Common plecostomus need big tanks as adults. Or they can grow with your hobby. Every time I got a larger tank, good ole Plecy moved in it. Adults need tanks with a minimum volume of 50-100 gallons.
Plecos come from the Amazon in South America. They thus prefer water that is slightly acidic or neutral with a pH of 6 to 7.5. The water there is normally pretty soft but plecos can adapt to water of moderate hardness. Plecos not only suck algae with their mouth but use it to hang on to rocks in swift moving waters. So, they do enjoy some current in part of their tank with moving water. Because they come from moving water, plecos need a lot of aeration in their tank to be sure they get enough oxygen (although they can gulp atmospheric oxygen too).
Plecos are remarkably tolerant of a wide range of temperatures. They are most comfortable around 70 to 75 degrees F but can adapt to temperatures from 60 to 90 degrees F. Some individuals of some species may tolerate water below 60 degrees F. How low is up for debate but at least down to 50 degrees F. Aside from a few stories of super plecos surviving in ponds with ice on them, it is a very good bet that a pleco will die if left in water below 50 degrees F.
My plecostomus survived a 42 hour power outage at about 55 degrees F for most of that time. I had battery air pumps. Not only did Plecy survive, but he was looking for food most of that time and thought night time was all the time!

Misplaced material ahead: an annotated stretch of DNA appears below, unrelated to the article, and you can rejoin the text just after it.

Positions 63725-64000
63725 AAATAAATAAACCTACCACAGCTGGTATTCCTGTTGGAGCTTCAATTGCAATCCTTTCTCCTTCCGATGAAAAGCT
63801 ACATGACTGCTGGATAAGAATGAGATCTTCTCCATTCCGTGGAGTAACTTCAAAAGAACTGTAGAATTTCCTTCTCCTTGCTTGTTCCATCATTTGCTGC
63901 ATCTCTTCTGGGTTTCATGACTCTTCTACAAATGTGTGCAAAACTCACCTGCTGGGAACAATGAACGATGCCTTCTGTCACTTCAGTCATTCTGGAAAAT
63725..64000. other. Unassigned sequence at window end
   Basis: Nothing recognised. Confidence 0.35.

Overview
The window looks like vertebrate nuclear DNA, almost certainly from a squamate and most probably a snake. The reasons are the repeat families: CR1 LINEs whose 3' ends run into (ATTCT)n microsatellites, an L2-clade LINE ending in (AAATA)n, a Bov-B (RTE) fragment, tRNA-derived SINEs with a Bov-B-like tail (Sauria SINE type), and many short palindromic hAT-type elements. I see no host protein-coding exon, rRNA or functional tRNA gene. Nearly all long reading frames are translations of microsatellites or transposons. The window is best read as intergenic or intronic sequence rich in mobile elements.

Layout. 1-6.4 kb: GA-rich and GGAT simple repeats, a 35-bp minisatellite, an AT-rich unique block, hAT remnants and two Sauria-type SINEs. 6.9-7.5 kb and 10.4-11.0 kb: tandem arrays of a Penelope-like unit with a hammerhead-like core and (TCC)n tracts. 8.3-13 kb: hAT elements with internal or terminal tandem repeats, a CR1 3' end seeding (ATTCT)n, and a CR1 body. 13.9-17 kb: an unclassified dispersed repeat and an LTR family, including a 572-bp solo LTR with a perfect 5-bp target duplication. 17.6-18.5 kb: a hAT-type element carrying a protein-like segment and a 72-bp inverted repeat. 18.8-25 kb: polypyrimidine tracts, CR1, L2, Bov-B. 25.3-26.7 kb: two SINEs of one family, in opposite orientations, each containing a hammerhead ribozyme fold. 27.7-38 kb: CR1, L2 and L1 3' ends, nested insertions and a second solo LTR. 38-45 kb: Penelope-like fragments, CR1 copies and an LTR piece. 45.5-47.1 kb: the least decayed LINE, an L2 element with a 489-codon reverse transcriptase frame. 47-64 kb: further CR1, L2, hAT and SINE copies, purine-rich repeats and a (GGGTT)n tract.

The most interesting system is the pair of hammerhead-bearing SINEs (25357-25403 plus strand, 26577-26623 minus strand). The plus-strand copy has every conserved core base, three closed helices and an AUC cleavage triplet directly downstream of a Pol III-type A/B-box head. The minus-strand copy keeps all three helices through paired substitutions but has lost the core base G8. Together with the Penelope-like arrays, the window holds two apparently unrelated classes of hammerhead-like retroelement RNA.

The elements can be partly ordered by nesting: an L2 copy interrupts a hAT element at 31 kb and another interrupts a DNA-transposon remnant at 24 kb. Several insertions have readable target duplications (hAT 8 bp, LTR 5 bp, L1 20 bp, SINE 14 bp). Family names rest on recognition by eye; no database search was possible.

Plecos make a lot of feces in long strands. That is another reason that a tank with a pleco should receive frequent partial water changes. While plecos do not like a lot of salt, adding just a tablespoon per 5 gallons is safe for them and has its benefits (see my salt page for more information).
In a pleco tank, there should be a place to hide during the day. That is easy enough for the little plecos but harder for the big ones. You can try PVC pipe, clay pots, or various fake rock enclosures. The one my big pleco uses (2008) is a faux rock turtle ramp. I put two of them together to make a tunnel. He sleeps in there all day. In addition to a place to hide, a pleco tank should have some driftwood on which the pleco can rasp. It aids pleco digestion and gives him something to do. For how to treat driftwood, see this section.
The addition of live plants will certainly make a common pleco happy. It may not make you as happy. Most common plecos will devour plants.
Continue to the plecostomus care page two.
Back to the main plecostomus page.
Return to the main fish page.
See the master index for the fish pages.